Make the evening casually fun if "Melodrama" style, and elegantly fun if dinner theatre. Build in surprise and delight. Have the entire staff dress in period costume (even box office), or in some hip kind of "theatre" style (usually involving black).

NEVER give a patron attitude for any reason. Listen to them without interruption when they have an issue, and make it okay for them by the time they leave. They will remember and return if you do that. ALWAYS handle people professionally if there's a problem, even when they are completely obnoxious. There are a million books on how to do this. READ THEM and agree on a system. Use it unfailingly once you do. You'll win your patron's respect that way, even the sour ones.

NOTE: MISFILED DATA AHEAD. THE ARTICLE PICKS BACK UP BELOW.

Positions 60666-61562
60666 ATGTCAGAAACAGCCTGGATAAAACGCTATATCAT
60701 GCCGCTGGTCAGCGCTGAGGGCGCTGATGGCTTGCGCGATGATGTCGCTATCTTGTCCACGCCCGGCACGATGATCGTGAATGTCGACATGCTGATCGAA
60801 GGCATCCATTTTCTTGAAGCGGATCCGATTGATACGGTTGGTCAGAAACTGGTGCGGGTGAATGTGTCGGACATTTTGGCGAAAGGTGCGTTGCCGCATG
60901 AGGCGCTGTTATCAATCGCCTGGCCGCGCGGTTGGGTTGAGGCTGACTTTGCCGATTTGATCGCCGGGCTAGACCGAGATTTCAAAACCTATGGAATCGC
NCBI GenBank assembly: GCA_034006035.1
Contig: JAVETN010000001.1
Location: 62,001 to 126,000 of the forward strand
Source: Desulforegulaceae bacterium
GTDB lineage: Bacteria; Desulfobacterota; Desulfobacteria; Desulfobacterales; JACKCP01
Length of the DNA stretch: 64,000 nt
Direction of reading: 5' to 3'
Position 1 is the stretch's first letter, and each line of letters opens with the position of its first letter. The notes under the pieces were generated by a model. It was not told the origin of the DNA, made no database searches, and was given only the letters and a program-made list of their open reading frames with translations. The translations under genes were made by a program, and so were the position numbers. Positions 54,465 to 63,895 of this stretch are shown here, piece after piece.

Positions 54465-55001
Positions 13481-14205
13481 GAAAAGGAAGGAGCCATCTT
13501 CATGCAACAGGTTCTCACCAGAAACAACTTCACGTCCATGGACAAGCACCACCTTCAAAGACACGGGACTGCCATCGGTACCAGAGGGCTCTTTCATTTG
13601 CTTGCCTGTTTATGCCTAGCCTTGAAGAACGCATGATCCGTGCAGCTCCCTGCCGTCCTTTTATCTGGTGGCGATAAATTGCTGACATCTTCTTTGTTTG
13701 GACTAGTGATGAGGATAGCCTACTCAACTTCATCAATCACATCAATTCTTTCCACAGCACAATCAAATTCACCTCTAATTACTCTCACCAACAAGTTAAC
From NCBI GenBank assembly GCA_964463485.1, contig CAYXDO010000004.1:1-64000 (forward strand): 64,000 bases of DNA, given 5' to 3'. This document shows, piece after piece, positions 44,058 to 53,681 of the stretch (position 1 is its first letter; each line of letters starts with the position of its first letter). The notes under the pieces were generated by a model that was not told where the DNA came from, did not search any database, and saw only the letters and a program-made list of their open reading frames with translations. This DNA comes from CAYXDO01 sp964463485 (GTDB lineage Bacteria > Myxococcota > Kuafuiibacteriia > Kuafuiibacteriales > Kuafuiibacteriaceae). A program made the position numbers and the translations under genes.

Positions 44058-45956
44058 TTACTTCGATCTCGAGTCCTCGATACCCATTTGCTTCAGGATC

Remember how Scrooge's nephew Fred "kept his good humor to the last", even in the face of insult and miserliness? Do that too. Easy, huh?

As far as individual salaries, in the case of paid actors, if the theatre provides housing it can help cut down on the amount paid in salaries. We usually avoided any Equity contracts. Pay a little above minimum wage to younger, less experienced actors, find them places to stay or shared housing, have one communal meal a day, that kind of thing.

Pay a bit more to older, more experienced full-timers, and give them more responsibility. Maybe even a title! And a funny hat. No, forget the hat...

No, YOU wear the hat, Mandie! Or the hubbie...

A good full-time musical director (who plays the shows, does choral and vocal direction as well as putting together acceptable revues) will cost at least two grand a month if you will be holding the kind of schedule we used to (five shows a week, sometimes more); a stage manager a little less.